See how all of our shit feels after hiking 10 or so miles now so that we can make tweaks to our gear, figure out how many pairs of socks we need, decide we don't need to bring a tent because that means we'd rather allot that weight for booze - you know, serious preparation - so that we can hike 10 +/- miles per day for two weeks in August.

And I see you right now raising those eyebrows and you can just stoppit.

Sure - we have a lot of shit going on and maybe this isn't the best time to be planning a two week long backpacking trip into the middle of wilderness when we should probably be doing things like finding meaningful employment with our newly minted horticulture degree or something, but to that I say...pffffffft.

Plus - this is sort of horticultural-ish, right? There are a lot of plants along the John Muir Trail and on these training hikes we're taking and in the books and websites we're working through in our quest to find out what we should pack into our resupply and who will pick us up and drop us off at the trailheads and how much is *too* much Nutella (answer: there is no such thing) and whatever, there are plants there.

And ladybeetles.

Rule 1: Kiss all ladybeetles

Whatever. We're going. And we're training. By walking around a lot.

Including this lovely hike we went on a few weeks ago, during which time I discovered that my hiking boots DO have removable insoles (duh) that will accommodate my custom orthodics (because I'm 100, remember) so that perhaps on our next hike I can experience something other than searing, stabbing, soul-crushing foot pain after just 10 miles of hiking over marginally strenuous terrain.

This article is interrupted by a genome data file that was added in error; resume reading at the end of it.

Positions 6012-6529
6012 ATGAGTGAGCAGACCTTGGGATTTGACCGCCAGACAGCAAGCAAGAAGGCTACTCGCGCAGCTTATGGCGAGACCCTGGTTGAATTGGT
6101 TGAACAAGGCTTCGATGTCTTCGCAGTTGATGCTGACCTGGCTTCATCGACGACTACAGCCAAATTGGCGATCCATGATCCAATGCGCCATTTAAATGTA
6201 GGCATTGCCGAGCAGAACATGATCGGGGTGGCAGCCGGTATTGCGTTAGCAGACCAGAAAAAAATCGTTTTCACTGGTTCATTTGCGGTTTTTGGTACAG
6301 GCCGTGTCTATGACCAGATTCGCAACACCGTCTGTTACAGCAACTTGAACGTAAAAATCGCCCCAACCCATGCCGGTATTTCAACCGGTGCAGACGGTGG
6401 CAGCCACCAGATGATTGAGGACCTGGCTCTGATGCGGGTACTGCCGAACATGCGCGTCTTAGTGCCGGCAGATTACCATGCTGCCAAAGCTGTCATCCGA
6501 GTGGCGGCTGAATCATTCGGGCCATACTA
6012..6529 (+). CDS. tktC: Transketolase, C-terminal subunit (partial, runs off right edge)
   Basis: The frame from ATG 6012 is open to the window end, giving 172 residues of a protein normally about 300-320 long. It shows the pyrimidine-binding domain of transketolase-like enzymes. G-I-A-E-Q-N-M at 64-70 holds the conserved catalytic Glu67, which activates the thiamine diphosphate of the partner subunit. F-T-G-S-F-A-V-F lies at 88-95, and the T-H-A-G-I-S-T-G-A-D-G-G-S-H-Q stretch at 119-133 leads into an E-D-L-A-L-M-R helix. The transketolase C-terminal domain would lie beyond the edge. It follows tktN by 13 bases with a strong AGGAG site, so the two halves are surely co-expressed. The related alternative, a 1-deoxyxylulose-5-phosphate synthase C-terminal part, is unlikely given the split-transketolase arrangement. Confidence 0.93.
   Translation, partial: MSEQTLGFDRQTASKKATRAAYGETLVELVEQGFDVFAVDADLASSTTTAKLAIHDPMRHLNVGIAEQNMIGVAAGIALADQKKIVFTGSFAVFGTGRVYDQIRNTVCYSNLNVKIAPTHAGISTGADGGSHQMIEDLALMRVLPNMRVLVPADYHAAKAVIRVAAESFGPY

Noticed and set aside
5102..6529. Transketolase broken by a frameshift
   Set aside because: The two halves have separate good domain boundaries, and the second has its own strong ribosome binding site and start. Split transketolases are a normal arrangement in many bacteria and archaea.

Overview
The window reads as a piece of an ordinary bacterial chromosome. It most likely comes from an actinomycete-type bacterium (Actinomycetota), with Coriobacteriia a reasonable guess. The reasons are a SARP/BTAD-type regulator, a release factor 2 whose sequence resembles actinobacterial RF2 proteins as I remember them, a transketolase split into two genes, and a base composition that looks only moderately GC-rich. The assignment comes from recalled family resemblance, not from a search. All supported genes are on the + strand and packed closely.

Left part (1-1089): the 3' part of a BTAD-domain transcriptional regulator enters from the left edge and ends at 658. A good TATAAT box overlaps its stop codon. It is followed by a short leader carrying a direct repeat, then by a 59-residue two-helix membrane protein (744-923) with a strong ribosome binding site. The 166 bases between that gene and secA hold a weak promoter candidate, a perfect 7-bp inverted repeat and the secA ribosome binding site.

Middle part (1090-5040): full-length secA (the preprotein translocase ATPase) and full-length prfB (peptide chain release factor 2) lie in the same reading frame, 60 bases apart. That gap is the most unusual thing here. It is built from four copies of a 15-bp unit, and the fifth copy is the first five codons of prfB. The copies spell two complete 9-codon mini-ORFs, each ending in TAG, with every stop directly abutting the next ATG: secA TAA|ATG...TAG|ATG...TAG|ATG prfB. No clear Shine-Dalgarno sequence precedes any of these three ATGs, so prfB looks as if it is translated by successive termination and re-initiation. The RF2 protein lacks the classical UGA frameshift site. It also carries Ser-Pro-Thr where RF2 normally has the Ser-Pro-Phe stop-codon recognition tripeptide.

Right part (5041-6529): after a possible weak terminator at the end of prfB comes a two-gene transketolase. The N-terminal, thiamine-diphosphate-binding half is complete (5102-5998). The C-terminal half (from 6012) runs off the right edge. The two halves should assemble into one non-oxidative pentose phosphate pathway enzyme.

That'd be nice. To have my feet get in line with the rest of my body that, after a 10 mile hike with a pack filled with water jugs, was all YAY! Let's keep going! while my feet were all, FUCK YOU ALL. We're going to sit down forever.

I didn't want to get up. Even though that rock was sort of raping me.
Not good, is what I'm saying.

But I realized after the hike that the insoles come out of my boots (again, so duh) and in slip my orthodics like they were meant for it and WOO if I wear WrightSocks instead of the Smartwool hiking socks I stupidly wore, I probably won't even know what the word, "Blister" means by the end of our 135 +/- hike in August.

Lessons learned from training hike #1:

  1. Take out hiking boot insoles and place them forever in the garbage. Replace with orthodics. Live happy life.
  2. Wear WrightSocks because you get blisters otherwise.
  3. Soaking thy feet in a cool stream at midday is about the best thing a person can do.
  4. I can lose myself for a long time in a ladybug swarm which other hikers in my group might not appreciate.

    Such an educational day.

    Wednesday, February 26, 2014

    I make booze now and I think we'll all agree that makes sense.

    As you may recall, I had a recent beekeeping disaster.

    As always, because it's my way. Sadly. I'm just the world's worst beekeeper is what this is coming down to, but whatever because I have honey.

    Like, 25 pounds of it or something like that.

    Got to start somewhere, I suppose.
    I'd walk you through the process of how the honey got from the hive into the jars via my usual rambling and swearing, but I daresay you can get the gist with a few photos captioned with limited rambling and swearing.

    Let's see...

    Firstly, I covered my kitchen with all of the cardboard I could find on our property. It was not enough. Obviously. Then I set up my extractor (big shiny thing), the super of honey (the white box on the counter), my bucket (white bucket, hello) and a box (surely you can recognize a box) for the frames once they were harvested.